Google Chrome 21 comes with one great security improvement, the PPAPI version of the Flash Player is now bundled with the browser. This version benefits from the full Chrome sandbox, is less crash-prone and may even be a bit faster.
But having this version as opposed to the traditional NPAPI one bundled with Chrome has one major advantage for anyone wanting to use Microsoft's upcoming Windows 8, it will be the only browser to offer full Flash support in Metro mode
Microsoft has made plenty of controversial moves with Windows 8. One of them, though this one is actually for the best, was to drop support for any kind of browser plugin when in Metro mode.
This means Internet Explorer won't be running any plugins while in Metro. Flash Player, of course, is a plugin, banning it would leave users with no way to use plenty of sites. In a compromise, Microsoft worked with Adobe to integrate Flash into IE10.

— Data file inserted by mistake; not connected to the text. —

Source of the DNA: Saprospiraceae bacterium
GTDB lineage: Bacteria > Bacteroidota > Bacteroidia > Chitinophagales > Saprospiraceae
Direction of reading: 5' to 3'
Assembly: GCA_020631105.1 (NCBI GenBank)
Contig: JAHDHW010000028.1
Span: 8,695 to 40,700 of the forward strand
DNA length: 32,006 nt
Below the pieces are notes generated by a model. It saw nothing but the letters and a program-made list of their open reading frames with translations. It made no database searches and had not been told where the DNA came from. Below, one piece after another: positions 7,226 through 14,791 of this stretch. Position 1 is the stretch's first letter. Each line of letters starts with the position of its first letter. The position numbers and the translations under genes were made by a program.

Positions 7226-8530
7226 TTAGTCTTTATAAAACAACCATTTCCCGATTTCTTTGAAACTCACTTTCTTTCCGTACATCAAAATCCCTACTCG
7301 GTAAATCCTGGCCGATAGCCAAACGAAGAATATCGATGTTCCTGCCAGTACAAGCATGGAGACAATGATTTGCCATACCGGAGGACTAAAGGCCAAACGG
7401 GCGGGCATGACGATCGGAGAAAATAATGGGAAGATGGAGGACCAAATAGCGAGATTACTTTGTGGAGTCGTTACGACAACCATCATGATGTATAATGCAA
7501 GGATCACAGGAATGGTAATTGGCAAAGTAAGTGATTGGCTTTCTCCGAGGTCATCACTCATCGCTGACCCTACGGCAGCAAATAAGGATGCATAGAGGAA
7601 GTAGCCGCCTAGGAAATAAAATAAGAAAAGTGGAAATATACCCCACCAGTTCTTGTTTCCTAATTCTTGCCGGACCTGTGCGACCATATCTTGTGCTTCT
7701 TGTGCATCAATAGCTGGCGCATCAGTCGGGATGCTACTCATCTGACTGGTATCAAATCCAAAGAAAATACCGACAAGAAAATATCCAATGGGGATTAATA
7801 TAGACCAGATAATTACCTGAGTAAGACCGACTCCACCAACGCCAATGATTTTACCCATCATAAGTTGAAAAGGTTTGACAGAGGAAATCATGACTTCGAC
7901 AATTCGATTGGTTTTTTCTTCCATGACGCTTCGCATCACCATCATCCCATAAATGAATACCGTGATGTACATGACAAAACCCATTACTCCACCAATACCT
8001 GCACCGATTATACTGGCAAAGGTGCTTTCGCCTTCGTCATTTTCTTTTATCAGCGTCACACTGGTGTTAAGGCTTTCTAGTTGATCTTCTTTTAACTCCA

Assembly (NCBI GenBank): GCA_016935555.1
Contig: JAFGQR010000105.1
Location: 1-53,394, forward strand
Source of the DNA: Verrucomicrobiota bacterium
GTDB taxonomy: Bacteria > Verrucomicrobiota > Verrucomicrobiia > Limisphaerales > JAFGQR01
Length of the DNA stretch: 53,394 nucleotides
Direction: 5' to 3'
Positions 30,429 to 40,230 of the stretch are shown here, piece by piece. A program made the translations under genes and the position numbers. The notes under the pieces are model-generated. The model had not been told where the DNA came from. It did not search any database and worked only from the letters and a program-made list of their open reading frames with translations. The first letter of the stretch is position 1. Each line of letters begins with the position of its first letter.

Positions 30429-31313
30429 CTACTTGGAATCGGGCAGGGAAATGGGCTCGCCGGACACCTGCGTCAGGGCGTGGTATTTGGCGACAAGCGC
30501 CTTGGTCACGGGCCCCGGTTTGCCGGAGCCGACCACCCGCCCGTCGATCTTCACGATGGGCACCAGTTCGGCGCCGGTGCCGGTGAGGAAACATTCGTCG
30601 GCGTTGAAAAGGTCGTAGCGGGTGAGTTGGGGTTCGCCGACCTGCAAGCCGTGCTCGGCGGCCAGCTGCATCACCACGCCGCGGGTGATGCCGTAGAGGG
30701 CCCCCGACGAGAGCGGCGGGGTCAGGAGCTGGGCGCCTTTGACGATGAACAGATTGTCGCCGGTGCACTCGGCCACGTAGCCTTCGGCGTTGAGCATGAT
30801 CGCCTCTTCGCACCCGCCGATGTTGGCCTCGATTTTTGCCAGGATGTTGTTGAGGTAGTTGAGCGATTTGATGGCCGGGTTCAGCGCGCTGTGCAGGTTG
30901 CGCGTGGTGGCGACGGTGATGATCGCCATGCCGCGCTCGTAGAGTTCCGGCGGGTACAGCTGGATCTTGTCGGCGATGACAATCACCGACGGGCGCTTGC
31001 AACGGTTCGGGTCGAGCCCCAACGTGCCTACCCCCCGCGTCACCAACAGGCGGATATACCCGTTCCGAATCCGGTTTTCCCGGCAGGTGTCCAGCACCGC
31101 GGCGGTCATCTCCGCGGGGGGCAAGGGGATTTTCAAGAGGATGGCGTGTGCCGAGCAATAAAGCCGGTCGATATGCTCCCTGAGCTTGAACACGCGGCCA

IE10 still won't be running any plugins, rather, Flash will be built straight into the browser
. This has the added advantage of users getting the latest Flash version via Windows Update.
But there is a catch, Flash still won't be enabled for the vast majority of websites. Instead, Microsoft is using the Compatibility View list, a whitelist for sites that need legacy support, to indicate what sites can use Flash. If a site is not on that list, Flash won't work.
Still, that was more than either Firefox and Chrome could have done as both browsers are unable to use plugins in Metro mode.
Google though has a very nice workaround; you guessed it, the built-in Chrome. Since the Pepper API acts as an abstraction layer, an emulator of sorts, for the plugins, Flash will act as a fully-fledged part of Chrome, not an external library. Windows 8 will be none the wiser that a plugin is being used. This wouldn't have been possible with NPAPI.
What this means is that, not only will Chrome users get Flash support, they'll get it for any website out there. Chrome will be the only browser to offer full Flash support in Metro mode.
Granted, with the world moving on to a plugin-free web, Flash support becomes increasingly less crucial. In fact, Microsoft banning Flash in most cases will push more websites to drop Flash and move to HTML5 and other standard technology. Chrome having Flash built in is certainly not helping with this.